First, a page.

A sunroom can be a wonderful addition to a home—a bright and attractive space that combines the best of both indoor and outdoor living. However, during our long, hot Tennessee Valley summers, a sunroom can become downright unlivable, as well as having a negative effect on your energy bills. So to get ready for summer, here are a few suggestions for keeping your sunroom cool and your wallet happy.
- Keep It Moving: A ceiling fan or two, depending on the size of your sunroom, can make the room feel more comfortable and help out your air conditioner by keeping the air circulating. In the winter, you can reverse the direction of the fan to help keep the room warmer.
- Tint the Glass: Reflective window film can be installed onto existing windows. These films come in many different colors and types, and they generally decrease the amount of UV radiation entering the room, which can help to protect furniture. According to the US Department of Energy, the silver, mirror-like films block out heat more effectively than the more transparent kinds. However, these films can make the room darker as well. Special “spectrally selective” films, on the other hand, give you the best of both worlds, allowing in all the light while keeping out 40-70% of the heat.
- Consider adding a Ductless air conditioning unit. There are several designs that we offer and are more than happy to come talk to you about your options. Here are just a few options.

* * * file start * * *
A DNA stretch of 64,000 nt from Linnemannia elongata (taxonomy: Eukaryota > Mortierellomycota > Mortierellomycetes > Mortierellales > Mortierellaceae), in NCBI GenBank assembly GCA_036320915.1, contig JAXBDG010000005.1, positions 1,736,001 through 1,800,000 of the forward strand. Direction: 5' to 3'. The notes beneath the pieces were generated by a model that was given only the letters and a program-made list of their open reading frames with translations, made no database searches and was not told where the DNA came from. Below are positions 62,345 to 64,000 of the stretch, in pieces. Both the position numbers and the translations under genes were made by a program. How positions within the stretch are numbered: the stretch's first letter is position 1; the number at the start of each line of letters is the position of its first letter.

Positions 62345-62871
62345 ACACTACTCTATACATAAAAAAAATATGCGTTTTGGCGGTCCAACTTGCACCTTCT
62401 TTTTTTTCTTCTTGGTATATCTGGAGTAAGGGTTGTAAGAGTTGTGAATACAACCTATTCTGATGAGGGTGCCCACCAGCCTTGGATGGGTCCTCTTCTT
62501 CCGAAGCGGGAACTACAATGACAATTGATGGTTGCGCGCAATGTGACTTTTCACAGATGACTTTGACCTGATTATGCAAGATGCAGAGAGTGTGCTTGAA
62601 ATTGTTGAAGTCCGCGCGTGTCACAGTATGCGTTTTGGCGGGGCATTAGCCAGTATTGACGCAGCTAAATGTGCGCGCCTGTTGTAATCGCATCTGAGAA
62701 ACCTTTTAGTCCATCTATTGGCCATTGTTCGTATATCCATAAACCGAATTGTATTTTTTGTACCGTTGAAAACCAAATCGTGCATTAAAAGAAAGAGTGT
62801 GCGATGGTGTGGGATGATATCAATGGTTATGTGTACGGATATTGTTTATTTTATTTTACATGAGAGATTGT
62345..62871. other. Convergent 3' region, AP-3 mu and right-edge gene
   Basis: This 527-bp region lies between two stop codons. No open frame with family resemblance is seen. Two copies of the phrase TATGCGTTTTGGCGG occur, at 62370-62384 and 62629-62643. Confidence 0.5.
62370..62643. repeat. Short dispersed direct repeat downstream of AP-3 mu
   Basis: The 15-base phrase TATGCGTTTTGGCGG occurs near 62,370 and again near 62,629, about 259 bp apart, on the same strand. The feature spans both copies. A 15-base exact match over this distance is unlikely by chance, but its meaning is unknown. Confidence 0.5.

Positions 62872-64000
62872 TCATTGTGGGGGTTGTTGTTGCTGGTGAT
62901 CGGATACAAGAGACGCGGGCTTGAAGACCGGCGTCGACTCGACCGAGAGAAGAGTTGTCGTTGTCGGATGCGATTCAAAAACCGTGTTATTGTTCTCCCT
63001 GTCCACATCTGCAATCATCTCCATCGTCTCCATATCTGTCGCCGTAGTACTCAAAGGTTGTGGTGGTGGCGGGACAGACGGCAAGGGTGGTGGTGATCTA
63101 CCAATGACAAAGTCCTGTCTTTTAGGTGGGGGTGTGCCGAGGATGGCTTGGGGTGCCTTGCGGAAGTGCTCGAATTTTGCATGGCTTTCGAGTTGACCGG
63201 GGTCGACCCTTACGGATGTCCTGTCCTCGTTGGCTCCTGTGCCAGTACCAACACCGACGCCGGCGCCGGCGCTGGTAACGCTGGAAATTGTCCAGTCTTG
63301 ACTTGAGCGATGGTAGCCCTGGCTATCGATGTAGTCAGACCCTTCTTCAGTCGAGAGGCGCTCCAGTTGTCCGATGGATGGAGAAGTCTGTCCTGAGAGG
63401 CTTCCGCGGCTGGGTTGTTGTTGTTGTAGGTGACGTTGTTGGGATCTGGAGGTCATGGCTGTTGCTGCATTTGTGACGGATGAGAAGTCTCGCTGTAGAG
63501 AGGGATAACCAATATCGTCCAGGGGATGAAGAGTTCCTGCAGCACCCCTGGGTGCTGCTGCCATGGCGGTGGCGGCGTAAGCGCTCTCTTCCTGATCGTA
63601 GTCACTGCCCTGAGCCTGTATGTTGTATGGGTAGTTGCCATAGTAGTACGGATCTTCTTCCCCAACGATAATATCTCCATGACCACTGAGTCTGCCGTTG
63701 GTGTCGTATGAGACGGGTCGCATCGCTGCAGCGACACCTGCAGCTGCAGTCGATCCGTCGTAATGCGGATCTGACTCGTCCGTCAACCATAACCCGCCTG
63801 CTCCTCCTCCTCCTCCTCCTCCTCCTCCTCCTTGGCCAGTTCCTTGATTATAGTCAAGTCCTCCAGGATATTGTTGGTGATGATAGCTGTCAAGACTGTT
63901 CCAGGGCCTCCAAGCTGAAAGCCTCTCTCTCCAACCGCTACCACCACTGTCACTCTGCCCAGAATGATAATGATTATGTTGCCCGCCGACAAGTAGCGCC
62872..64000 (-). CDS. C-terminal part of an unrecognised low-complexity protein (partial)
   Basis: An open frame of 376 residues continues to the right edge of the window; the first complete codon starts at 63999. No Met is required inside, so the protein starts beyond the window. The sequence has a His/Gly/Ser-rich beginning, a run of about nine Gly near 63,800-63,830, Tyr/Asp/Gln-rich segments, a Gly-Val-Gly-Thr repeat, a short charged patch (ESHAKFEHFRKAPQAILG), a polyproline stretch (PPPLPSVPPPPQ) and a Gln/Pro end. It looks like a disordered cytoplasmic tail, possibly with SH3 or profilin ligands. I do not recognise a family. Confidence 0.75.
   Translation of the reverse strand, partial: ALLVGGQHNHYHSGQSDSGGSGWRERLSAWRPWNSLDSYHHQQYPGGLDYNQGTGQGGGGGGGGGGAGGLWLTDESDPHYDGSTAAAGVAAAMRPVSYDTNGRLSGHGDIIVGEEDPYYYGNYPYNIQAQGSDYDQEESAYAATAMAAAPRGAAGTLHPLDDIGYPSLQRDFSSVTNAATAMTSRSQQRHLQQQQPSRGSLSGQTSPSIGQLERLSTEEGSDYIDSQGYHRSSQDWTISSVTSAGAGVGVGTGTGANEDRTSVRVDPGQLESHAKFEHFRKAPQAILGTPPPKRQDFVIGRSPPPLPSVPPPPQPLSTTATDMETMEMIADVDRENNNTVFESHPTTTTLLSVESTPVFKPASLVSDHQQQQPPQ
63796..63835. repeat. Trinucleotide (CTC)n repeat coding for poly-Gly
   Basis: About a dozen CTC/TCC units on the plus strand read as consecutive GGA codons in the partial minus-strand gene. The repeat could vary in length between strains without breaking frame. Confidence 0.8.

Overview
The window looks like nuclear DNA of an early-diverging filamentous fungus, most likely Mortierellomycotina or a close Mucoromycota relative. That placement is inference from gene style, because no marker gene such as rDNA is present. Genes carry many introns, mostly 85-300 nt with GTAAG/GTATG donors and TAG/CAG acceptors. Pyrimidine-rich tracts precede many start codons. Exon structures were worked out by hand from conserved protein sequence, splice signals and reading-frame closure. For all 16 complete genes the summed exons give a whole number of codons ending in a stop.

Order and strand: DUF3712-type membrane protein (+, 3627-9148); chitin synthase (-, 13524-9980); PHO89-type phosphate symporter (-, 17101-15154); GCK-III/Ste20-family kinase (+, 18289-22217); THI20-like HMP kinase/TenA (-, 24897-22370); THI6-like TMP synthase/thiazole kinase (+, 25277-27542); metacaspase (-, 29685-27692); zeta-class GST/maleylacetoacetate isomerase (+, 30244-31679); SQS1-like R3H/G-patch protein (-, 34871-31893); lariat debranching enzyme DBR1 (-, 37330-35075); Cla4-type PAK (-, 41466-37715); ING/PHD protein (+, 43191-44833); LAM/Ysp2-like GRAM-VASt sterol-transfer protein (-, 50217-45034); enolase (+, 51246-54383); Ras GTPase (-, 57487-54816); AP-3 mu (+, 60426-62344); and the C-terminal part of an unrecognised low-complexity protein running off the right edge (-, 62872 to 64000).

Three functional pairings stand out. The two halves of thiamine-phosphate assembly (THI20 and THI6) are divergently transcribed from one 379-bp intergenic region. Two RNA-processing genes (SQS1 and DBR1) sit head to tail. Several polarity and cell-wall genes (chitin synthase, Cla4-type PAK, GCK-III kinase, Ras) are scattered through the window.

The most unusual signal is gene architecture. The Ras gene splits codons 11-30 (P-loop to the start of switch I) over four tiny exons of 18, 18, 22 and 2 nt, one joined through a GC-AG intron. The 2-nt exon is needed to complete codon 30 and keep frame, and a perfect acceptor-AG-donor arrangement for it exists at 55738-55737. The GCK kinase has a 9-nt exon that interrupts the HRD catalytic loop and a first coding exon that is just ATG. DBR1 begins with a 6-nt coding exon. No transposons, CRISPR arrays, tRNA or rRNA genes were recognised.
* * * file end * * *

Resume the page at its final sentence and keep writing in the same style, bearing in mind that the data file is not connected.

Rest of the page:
- Pull Down the Shades: Reflective blinds or shades can give you more flexibility in letting in or keeping out heat and light. According to the DOE, highly reflective blinds can decrease the amount of heat coming in by up to 45%. For the best results, the DOE recommends reversible shades, where one side is a light, reflective color and the other side is dark. In the summer, the light, reflective side stops the sun’s heat from coming in. Then in the winter, you can reverse the shades so that the dark side absorbs heat from the sun while keeping your home’s heat from escaping.
- Keep the Cool Air Inside: Clear caulk around window frames and weather stripping around doors can prevent your cool air from leaking out and hot air from sneaking in. If possible, depending on your sunroom’s design, insulation above the ceiling and under the floor can also make it more energy efficient.
- Modernize Windows: If you have an older sunroom, you may want to consider investing in a major upgrade to more energy efficient windows. The Residential Energy Services Network recommends that sunroom windows have a “U-factor” less than 0.3, while standard single pane windows generally have a U-factor of 1.1. Energy Star-rated windows are available and sometimes qualify for energy efficiency tax rebates.